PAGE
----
Given the fact that ideas about health are indeed social rather than derivable from objective science, we may ask if there is any such thing as “perfect health.” Obviously, there is not. Nor is there any such thing as “fitness,” another concept widely abused today—too seldom do we ask, “fitness for what?” Fitness depends on environment. It’s meaningless to say that most of us aren’t “fit enough” to survive in the environment our ancestors did, since that’s not the environment we live in. Then too, as the term is used in evolutionary theory, fitness means reproductive fitness: not ability to survive to old age, but the ability to get genes into succeeding generations. In our culture, this hasn’t much correlation with illness or absence thereof in adulthood. We may associate general fitness with health, but it’s circular to define them in terms of each other. Nor does it make sense to define health as the physical condition characterizing humans of prehistoric times, when not only were lifestyles unlike ours, but hardly anyone lived past thirty.
Furthermore, many of the factors that we assume constitute health are self-contradictory. As is explained in Randolph Nesse and George Williams’ book Why We Get Sick,, evolution leads to tradeoffs. Some apparent illnesses are actually the body’s defenses against worse illnesses. Some are the result of genes that also have beneficial effects. In the psychological realm, anxiety is an indispensable part of the ability to avoid danger. We can no more say that there is “something wrong” with people for being sick or unhappy sometimes than we can say there’s something wrong with members of racial minorities.
So if health isn’t an objective concept—if there is no standard by which some people can be called normal and others abnormal, and if sickness is inevitable and, in some situations, even adaptive—why do we ask medicine to make us perfect? This is an impossible goal, one leading to intolerance as well as a continuous feeling of guilt on the part of everyone who accepts medicine’s authority. No matter how advanced our science becomes, it cannot be attained. Thus, there are limits to what health care can accomplish, and they are not determined by technological skill, let alone compliance with medically-advised behavior.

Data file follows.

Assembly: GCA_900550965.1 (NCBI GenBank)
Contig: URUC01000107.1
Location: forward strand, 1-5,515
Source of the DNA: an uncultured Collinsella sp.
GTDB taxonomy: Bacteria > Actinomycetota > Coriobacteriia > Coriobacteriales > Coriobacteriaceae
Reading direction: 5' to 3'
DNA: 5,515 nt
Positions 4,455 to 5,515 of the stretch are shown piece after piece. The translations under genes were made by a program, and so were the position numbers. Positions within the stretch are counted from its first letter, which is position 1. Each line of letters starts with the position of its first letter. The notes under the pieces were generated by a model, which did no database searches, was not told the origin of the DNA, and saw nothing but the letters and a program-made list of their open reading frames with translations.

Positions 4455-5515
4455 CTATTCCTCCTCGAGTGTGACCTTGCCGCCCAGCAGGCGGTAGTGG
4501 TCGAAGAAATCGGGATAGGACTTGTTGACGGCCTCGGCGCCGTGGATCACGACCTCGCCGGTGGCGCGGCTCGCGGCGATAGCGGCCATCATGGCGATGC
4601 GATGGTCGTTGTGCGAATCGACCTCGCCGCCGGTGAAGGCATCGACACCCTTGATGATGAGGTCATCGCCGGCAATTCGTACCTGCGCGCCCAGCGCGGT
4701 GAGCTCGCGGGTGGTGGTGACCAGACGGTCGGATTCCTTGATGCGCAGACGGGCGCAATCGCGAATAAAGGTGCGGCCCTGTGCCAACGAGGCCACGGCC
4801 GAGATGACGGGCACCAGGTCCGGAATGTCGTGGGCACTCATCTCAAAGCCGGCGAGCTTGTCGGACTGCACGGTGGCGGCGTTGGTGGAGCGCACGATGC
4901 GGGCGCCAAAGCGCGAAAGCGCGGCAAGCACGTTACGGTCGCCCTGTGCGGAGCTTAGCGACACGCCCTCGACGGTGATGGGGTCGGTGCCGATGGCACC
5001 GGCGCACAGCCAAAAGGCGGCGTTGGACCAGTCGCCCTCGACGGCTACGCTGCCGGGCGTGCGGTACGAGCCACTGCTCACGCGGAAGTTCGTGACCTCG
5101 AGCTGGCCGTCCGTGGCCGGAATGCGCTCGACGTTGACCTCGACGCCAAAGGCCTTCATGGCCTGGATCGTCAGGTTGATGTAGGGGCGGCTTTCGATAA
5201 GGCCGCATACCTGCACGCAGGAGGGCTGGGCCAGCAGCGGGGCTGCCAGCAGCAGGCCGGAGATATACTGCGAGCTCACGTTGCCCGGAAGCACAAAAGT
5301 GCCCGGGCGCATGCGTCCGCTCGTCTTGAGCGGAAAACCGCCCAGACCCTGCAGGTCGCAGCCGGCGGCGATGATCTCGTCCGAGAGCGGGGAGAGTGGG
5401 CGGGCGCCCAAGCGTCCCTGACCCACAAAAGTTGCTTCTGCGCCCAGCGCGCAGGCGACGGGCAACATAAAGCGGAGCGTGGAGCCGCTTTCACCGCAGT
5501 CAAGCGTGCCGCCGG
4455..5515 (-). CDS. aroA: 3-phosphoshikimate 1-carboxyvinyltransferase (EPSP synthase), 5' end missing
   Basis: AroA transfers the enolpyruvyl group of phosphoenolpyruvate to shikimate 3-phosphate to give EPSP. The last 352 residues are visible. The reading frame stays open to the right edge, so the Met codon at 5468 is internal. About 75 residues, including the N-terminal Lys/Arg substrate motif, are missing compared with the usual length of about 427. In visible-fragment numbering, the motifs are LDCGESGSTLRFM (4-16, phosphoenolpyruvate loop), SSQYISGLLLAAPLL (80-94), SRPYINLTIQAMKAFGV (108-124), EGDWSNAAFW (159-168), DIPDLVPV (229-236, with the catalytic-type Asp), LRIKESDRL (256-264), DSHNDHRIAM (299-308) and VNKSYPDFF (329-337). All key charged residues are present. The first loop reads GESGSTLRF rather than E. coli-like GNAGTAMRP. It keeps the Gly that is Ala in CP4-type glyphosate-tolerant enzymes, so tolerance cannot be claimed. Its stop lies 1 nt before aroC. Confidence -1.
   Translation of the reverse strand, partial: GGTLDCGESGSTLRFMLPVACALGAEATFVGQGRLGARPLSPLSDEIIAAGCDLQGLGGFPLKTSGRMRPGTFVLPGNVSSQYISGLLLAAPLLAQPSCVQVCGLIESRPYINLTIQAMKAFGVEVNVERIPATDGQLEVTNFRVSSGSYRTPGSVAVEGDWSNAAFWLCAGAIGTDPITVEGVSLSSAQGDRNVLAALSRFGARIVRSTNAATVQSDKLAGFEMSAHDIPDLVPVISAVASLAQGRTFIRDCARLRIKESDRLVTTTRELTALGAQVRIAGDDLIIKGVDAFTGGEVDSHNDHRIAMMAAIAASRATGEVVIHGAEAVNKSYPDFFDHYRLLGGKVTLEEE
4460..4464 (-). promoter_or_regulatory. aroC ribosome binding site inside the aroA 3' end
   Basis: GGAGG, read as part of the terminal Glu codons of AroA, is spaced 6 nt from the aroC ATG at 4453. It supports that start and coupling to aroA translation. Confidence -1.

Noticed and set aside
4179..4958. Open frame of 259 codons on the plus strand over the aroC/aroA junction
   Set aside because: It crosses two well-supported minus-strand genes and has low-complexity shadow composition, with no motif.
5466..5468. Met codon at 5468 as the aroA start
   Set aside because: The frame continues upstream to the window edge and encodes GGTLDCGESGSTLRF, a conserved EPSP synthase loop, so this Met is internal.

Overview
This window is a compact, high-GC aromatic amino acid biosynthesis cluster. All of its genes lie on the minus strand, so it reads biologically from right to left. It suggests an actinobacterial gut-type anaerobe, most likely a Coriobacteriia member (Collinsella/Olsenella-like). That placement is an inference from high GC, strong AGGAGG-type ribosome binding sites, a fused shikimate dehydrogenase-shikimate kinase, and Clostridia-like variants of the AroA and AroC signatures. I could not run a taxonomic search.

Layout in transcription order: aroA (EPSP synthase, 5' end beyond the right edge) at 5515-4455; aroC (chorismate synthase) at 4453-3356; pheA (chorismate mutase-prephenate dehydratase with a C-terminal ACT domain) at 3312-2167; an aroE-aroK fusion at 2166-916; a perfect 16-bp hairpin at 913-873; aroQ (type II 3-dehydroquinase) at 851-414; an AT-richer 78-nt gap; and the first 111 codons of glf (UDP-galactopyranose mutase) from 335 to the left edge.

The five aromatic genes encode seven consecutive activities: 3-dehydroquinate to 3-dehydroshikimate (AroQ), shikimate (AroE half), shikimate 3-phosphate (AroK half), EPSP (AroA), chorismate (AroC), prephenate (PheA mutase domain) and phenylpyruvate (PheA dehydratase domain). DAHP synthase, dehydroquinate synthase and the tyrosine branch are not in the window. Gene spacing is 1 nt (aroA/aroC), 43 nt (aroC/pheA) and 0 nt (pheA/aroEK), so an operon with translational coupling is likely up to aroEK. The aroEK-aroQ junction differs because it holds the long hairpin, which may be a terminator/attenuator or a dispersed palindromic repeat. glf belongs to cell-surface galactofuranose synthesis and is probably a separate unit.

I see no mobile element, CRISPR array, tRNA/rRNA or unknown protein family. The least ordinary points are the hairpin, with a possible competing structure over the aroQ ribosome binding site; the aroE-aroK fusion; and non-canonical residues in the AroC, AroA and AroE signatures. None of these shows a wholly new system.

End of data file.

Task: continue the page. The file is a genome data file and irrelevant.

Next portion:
Yet as scientific knowledge increases, leading to the availability of tests that detect more and more about individual biochemistry, the tendency to blame people for their physical condition will grow. It will be said, as it often is already, that they should “take responsibility for their own health,” meaning not that they should be willing to abide by the consequences of their personal choices, but that they should adhere to the pronouncements of the medical establishment—or worse, the government—about how they ought to behave. Once illness was viewed as misfortune, and before that, as punishment for sin; now the pendulum is swinging back and it’s being attributed to sin again. As always, dogmatic authorities stand ready to absolve those who repent and accept the penance prescribed. Whether or not they do, if their genetic constitution happens to be such that statistically-based advice would be damaging to them, they will be out of luck. Nonconformists, whatever their reason for resistance, will be persecuted and, quite possibly, taxed.
But change may be on the horizon. Ironically in view of the historic trend toward medicalization, criticisms of current practices are beginning to be voiced—not by the public, but by medical professionals. At the time my novel Stewards of the Flame was written, the belief that many standard medical tests and treatments are unnecessary or even harmful was rare enough to be called heresy, and very little was published expressing that point of view. Since then, increased attention has been paid to the harm caused by medical overtreatment and a number of books and articles about it have appeared, many of them by doctors.
Moreover, it has been pointed out that a great deal of unnecessary testing and treatment is done because patients demand it, sometimes against their physician's best judgment. Although it is still common for doctors and hospitals to urge tests, procedures, and drugs merely because they are conventionally, if erroneously, viewed as beneficial—and in some cases, because they are financially profitable—the fundamental problem is the outlook of society as a whole rather than that of the medical establishment. Hopefully, the escalating cost of medical care will wake people up if nothing else does. Society will never be able to afford treatment for all those who need it as long as so much is spent on unnecessary and sometimes-harmful care for those who do not.
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This essay is included in my book Reflections on the Future: Collected Essays.